Biological diversity has become widely recognized as a critical conservation issue only in the past two decades. The rapid destruction of the tropical rain forests, which are the ecosystems with the highest known species diversity on Earth, has awakened people to the importance and fragility of biological diversity. The high rate of species extinctions in these environments is jolting, but it is important to recognize the significance of biological diversity in all ecosystems. As the human population continues to expand, it will negatively affect one after another of Earth's ecosystems. In terrestrial ecosystems and in fringe marine ecosystems (such as wetlands), the most common problem is habitat destruction. in most situations, the result is irreversible. Now humans are beginning to destroy marine ecosystems through other types of activities, such as disposal and run off of poisonous waste; in less than two centuries, by significantly reducing the variety of species on Earth, they have unraveled cons of evolution and irrevocably redirected its course.
Certainly, there have been periods in Earth's history when mass extinctions have occurred. The extinction of the dinosaurs was caused by some physical event, either climatic or cosmic. There have also been less dramatic extinctions, as when natural competition between species reached an extreme conclusion. Only .01 percent of the species that have lived on Earth have survived to the present, and it was largely chance that determined which species survived and which died out.
However, nothing has ever equaled the magnitude and speed with which the human species is altering the physical and chemical world and demolishing the environment. In fact, there is wide agreement that it is the rate of change humans are inflicting, even more than the changes themselves, that will lead to biological devastation. Life on Earth has continually been in flux as slow physical and chemical changes have occurred on Earth, but life needs time to adapt-time for migration and genetic adaptation within existing species and time for the proliferation of new genetic material and new species that may be able to survive in new environments.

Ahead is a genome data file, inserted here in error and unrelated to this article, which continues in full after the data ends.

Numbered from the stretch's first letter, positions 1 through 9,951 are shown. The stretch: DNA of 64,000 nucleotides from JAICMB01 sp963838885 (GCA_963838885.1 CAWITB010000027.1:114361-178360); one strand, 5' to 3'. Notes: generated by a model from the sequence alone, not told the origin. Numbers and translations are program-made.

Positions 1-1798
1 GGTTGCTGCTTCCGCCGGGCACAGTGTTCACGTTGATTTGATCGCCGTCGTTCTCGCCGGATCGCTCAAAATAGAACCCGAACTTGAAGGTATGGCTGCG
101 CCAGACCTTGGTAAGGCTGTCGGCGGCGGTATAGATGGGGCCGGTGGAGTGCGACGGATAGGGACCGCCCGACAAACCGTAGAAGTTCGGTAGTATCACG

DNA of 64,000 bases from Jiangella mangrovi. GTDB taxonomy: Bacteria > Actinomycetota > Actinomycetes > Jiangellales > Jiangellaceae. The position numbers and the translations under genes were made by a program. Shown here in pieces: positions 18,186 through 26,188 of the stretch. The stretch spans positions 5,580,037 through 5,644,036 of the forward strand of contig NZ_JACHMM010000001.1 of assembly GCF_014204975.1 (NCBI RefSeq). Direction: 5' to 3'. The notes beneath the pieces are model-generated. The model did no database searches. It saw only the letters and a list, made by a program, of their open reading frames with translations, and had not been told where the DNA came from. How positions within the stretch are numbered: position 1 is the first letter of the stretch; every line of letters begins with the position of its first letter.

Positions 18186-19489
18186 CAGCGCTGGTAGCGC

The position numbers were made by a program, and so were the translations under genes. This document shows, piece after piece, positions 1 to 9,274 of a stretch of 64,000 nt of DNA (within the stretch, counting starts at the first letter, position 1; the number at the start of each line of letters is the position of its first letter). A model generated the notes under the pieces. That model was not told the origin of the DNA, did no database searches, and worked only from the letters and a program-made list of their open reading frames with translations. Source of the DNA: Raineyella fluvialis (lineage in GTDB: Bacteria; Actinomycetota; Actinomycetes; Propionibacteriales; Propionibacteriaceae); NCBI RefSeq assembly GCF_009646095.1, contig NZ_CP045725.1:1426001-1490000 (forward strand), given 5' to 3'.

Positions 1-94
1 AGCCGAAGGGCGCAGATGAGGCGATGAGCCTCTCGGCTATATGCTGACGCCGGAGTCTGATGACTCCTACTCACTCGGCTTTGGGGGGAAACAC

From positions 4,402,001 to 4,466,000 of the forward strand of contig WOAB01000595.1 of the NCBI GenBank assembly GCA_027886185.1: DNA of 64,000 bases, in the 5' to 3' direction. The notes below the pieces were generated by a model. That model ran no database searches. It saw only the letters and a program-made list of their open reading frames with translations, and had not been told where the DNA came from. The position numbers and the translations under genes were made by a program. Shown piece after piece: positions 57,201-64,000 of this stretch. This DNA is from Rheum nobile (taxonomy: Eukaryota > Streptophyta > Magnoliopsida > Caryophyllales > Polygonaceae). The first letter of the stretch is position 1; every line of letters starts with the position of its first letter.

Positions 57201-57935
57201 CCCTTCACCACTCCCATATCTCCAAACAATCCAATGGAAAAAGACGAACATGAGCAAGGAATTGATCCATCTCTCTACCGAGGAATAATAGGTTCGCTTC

【題組】42. What does the passage mainly discuss?
(A)The causes of the extinction of the discuss?
(B)The variety of species found in tropical rain forests.
(C) The impact of human activities on Earth's ecosystems
(D) The time required for species to adapt to new environments
45.【題組】45. The author mentions the reduction of the variety of species on Earth in lines 11 - 12 to suggest that
(A) new habitats can be created for species
(B)humans are often made ill by polluted water
(C) some species have been made extinct by human activity
(D)) an understanding of evolution can prevent certain species from disappearing
46.【題組】46. The author mentions all of the following as examples of the effect of humans oil the world's ecosystems EXCEPT
(A) destruction of the tropical rain forests
(B) habitat destruction in wetlands
(C)damage to marine ecosystems
(D)the introduction of new varieties of plant species
47.【題組】47.The author mentions the extinction of the dinosaurs in the second paragraph to emphasize that
(A)the cause of the dinosaurs extinction is unknown
(B)Earth's climate has changed significantly since the dinosaurs' extinction,
(C)not all mass extinctions have been caused by human activity
(D) actions by humans could not stop the irreversible process of a species' extinction
49.【題組】49. According to the passage, natural evolutionary change is different from changes caused by humans in that changes caused by humans
(A) are occurring at a much faster rate
(B) are less devastating to most species
(C)affect fewer ecosystems
(D) are reversible
50.【題組】50. With which of the following statements would the author be most likely to agree?
(A)human influence on ecosystems should not be a factor in determining public policy.
(B)The extinction of a few species is an acceptable consequence of human progress.
(C)Technology will provide solutions to problems caused by the destruction of ecosystems.
(D) humans should be more conscious of the influence they have on ecosystems